And while they’re not about selling or promoting, coffee chats can often lead to business growth.
When we take the time to cultivate relationships with others in this online space, we allow people to grow to know, like and trust us.
Our coffee chat dates start to follow us. They shout us out in Facebook groups (that’s how everyone seems to know one another!), they refer us to their clients and friends and they become the people we turn to when we need a little support.
Since I forced myself to start having coffee chats in early 2016, I’ve talked to almost 100 women I didn’t know before. I’ve reached out to women I admire, women who I see struggling, women whose businesses I’m interested in and women who I just think would be fun to talk to. And while I haven’t clicked with everyone, I’ve clicked with so many women that I think I have more virtual friends than real-life friends. (And some of my virtual friends have turned into some of my favorite people in the world.)
Quick Tips for Successful Coffee Chats /
- Visit her Facebook page and website to find out more about what she does.
- Write down three things you want to find out more about.
- Find something you have in common so you have a go-to topic to chat about.
- Ask about where she lives. This is kind of one of those “talking about the weather” topics, but it’s also a good way to break the ice.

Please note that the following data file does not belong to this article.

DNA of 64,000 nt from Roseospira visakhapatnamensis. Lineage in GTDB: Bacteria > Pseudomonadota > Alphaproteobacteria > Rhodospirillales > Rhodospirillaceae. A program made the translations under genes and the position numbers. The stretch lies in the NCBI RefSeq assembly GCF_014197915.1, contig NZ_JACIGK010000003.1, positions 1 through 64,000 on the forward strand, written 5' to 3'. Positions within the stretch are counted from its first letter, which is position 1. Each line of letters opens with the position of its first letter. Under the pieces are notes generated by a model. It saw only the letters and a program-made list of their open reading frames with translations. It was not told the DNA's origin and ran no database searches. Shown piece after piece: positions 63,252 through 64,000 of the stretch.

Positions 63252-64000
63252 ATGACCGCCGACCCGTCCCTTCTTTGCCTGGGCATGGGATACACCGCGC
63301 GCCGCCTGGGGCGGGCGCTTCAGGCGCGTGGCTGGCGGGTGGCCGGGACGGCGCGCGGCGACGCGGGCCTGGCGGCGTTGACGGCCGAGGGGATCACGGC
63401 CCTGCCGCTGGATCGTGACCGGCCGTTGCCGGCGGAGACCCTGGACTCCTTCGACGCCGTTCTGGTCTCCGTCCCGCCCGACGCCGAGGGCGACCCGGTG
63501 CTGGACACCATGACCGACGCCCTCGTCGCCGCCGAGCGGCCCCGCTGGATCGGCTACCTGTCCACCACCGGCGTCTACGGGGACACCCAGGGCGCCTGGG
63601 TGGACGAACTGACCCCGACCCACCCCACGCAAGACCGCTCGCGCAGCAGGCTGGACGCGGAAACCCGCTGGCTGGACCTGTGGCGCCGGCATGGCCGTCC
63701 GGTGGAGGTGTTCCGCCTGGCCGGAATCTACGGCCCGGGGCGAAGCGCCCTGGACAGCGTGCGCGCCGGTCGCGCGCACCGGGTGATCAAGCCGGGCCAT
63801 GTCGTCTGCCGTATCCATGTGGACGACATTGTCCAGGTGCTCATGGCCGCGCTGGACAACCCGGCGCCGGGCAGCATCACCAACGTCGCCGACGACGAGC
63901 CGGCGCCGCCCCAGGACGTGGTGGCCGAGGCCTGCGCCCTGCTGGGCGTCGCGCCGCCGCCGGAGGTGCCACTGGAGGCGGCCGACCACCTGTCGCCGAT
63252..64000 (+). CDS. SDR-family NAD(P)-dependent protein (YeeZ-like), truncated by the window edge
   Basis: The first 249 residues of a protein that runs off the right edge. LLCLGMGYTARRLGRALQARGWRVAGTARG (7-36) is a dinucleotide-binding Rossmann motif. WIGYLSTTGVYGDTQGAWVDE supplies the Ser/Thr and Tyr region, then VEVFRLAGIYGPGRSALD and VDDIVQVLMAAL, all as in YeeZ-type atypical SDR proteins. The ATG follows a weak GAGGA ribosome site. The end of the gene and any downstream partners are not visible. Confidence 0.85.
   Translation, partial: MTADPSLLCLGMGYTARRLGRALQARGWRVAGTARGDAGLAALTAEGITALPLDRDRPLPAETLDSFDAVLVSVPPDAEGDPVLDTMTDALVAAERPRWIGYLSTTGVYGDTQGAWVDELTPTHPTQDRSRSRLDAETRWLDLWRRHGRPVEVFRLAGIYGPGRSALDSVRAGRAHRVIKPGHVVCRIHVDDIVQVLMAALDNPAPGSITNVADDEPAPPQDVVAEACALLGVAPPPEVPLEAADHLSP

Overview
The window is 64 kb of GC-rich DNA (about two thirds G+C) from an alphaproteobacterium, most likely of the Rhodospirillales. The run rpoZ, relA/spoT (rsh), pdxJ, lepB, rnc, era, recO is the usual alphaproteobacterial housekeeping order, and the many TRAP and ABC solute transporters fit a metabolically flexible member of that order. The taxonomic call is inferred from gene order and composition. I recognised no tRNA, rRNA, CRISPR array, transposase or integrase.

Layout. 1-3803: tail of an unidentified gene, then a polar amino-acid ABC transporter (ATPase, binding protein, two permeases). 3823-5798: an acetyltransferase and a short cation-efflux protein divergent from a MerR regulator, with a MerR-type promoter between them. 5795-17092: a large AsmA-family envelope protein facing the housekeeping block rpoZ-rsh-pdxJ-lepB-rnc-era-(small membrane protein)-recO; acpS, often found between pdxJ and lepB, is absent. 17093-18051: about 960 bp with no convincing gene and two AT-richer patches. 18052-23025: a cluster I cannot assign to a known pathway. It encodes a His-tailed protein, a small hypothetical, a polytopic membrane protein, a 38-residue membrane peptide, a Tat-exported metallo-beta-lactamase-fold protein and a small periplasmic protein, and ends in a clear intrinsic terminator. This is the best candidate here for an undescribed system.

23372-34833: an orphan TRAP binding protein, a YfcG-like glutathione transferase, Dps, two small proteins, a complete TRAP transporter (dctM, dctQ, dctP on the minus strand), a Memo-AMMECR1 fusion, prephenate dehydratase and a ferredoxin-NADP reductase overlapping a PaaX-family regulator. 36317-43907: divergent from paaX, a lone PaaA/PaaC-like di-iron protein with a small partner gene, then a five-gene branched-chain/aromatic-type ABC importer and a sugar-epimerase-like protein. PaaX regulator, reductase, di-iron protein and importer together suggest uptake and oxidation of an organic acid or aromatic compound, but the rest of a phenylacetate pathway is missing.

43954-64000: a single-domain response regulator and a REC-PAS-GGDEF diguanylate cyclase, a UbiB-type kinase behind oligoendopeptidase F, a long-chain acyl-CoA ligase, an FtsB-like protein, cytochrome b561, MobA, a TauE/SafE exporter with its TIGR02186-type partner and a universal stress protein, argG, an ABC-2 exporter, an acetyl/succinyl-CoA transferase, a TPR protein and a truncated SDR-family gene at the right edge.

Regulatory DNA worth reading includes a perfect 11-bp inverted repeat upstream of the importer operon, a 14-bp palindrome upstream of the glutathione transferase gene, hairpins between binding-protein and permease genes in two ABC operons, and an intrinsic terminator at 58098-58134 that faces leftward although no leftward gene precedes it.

- Since you’ve already done some light stalking, ask her about her family members (spouse, children, furry friends).
- Ask about her business: how long she’s been in business, her favorite people to work with, long-term plans. This helps you get to know her business a bit more and how you might be able to support her in the future.
- Tell her something you admire about her business or compliment a recent post she’s made online. This shows her you really do pay attention and you know who the heck she is.
- If you feel like you really made a connection, friend request her on Facebook.
- Follow her on all relevant social media platforms.
- If you have a referral for her or want to collaborate in some way, follow up with an email.
- Stay connected to her, especially if her business complements yours. You already have that first introduction out of the way, so working together in the future will be that much easier.
Abby is a content strategist and coach for small business owners, helping to get her clients $; written message out to their audience, in their own voice and on their own terms. She specializes in working with female-owned, service-based businesses to generate ideas and strategies that help to move their businesses forward with content that attracts the perfect clients. Abby firmly believes in the power of educating and empowering business owners so they can grow their businesses without breaking the bank.
Community over competition is truly her jam!
When she’s not crafting words or coaching her clients through their own writing roadblocks, you can find her exploring the mountains near her home in Phoenix or finding new ways to get her teenaged daughter to take a break from the school books and technology.